Sign up to gain exclusive access to email subscriptions, event invitations, competitions, giveaways, and much more.
Perhaps the first real push by Nintendo to reach a broader market, the Game Boy Micro, released in 2005, was a sleek and fashionable unit designed to appeal to casual and female gamers as much as the traditional male Game Boy audience.
Third was the Game Boy Color, which came to market in 1998, and was the first Nintendo handheld to support colour. This one here was a special edition Pokemon design.
The DSi was released in 2008, and offered even more upgrades on the basic DS hardware - two cameras for taking photos and enhancing gameplay, SD card slot for storing music, photos and games, and an online shop for buying cheap downloadable games.
The Game Boy Advance SP hit markets two years later, in 2003, and was notable in offering a self-lit screen for the first time in Game Boy history (previously finding good lighting condiditons for play was a real challenge at times). It was also the first to use a rechargable, in-built battery.
The first true successor to the Game Boy was the Game Boy Advance. The upgrade in power was significant, and the console had additional buttons to allow more complex gaming.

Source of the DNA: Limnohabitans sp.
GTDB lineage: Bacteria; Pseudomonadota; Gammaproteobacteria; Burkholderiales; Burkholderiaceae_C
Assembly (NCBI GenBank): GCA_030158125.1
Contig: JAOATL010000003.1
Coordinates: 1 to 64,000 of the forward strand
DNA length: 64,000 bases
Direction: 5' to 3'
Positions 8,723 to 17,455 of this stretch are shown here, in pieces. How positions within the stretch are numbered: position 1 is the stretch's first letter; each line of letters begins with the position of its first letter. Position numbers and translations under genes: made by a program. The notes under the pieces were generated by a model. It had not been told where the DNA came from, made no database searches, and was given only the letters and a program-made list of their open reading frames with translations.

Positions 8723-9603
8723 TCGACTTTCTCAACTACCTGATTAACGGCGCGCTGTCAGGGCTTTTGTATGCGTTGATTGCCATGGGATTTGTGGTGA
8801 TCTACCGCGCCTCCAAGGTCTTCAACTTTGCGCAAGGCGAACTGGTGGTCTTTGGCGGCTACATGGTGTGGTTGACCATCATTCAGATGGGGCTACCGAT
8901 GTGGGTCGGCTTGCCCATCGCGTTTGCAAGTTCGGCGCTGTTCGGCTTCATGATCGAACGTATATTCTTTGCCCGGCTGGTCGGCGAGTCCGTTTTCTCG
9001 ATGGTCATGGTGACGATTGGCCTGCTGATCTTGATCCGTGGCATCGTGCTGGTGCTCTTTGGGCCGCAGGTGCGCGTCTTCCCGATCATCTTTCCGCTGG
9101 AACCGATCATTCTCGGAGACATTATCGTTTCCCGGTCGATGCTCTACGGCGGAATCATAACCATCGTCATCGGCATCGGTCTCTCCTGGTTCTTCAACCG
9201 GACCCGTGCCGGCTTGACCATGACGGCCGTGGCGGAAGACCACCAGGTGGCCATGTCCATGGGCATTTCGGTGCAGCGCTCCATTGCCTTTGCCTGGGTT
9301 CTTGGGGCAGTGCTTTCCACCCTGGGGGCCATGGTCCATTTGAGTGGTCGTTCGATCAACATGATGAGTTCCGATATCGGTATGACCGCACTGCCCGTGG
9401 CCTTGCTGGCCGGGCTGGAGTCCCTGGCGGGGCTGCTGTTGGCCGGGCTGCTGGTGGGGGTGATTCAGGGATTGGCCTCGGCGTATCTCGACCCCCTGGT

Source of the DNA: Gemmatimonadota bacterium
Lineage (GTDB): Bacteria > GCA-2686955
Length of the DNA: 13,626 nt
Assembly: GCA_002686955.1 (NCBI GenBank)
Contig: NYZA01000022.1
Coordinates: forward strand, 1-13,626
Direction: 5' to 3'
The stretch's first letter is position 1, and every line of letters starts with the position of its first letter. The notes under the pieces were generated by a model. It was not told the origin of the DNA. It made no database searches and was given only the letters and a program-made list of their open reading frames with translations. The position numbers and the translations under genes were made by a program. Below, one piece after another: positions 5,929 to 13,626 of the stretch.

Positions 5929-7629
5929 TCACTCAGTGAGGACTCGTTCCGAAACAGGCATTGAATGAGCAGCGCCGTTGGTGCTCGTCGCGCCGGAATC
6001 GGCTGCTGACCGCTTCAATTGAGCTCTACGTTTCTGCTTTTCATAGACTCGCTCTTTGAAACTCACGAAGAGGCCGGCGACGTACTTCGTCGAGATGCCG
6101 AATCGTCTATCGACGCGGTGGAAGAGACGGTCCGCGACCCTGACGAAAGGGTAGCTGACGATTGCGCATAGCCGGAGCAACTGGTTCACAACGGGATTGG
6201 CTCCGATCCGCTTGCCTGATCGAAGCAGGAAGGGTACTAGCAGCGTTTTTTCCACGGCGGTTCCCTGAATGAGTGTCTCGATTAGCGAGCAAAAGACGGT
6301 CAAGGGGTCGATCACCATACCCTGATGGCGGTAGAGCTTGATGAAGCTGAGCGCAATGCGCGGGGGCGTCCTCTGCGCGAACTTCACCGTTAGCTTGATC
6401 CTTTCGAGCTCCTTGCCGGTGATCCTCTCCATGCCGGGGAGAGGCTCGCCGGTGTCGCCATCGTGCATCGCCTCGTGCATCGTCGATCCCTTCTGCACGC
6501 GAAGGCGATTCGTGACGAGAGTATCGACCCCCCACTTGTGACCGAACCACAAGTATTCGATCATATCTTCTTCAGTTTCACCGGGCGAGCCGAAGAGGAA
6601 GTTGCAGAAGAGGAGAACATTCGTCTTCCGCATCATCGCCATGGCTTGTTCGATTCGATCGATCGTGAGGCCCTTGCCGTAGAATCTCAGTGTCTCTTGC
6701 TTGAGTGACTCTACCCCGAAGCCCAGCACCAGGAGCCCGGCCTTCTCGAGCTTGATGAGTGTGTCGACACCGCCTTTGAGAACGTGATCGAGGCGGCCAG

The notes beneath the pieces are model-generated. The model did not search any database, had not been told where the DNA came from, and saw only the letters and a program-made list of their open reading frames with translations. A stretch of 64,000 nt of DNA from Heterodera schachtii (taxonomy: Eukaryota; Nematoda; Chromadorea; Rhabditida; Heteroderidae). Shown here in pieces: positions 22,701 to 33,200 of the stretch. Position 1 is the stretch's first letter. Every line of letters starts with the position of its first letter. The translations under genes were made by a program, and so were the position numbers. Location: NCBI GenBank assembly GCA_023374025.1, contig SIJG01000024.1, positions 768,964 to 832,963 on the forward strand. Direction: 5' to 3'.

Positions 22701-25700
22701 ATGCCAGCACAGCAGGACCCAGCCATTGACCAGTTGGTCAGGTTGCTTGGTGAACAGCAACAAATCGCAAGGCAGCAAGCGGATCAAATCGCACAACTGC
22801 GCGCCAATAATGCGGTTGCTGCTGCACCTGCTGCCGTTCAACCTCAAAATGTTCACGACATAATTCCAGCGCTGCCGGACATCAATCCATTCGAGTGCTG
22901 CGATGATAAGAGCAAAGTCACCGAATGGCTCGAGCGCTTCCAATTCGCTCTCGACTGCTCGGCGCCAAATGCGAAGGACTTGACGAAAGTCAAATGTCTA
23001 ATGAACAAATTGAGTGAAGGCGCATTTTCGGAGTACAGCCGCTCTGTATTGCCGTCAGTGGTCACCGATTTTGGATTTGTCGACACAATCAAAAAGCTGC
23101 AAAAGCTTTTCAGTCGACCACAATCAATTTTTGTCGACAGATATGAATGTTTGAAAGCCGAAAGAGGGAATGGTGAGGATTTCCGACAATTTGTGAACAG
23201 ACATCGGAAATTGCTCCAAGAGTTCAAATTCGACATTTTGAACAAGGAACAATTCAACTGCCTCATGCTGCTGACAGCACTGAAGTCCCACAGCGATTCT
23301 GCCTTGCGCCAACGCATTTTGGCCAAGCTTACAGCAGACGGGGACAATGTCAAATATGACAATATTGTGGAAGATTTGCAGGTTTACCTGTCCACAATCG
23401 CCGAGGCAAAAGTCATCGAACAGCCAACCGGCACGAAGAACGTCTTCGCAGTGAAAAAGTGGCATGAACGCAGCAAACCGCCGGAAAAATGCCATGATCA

The DS like came next, released in 2006, and was a small upgrade on the original DS, with improved screens and a smaller form factor.
The original Game Boy was first released in 1989, and quickly became the dominant handheld console, despite being extremely limited in terms of tech specs.
Nintendo retired the Game Boy brand (with the exception of the Micro) for the new Nintendo DS console in 2004. It was a real revolution - two screens, one of them a touch screen, online play and even more buttons to play with. It is now the best selling Nintendo franchise of all time.
Nintendo followed up the Game Boy (or "grey brick," as it was affectionately known) with the Game Boy Pocket in 1996. Not much more powerful, but sleeker.
The final model of DS - the DSi XL, is available in Japan, but won't be released in Australia until April. It's the same basic console as the DSi, but much bigger for people who struggled with the DS's relatively tiny viewing portals.
The 3DS will be the first console since the Virtual Boy, released in 1995, to offer 3D gameplay experiences. The Virtual Boy failed badly, but one assumes Nintendo won't repeat history.
Emerging Leaders 2018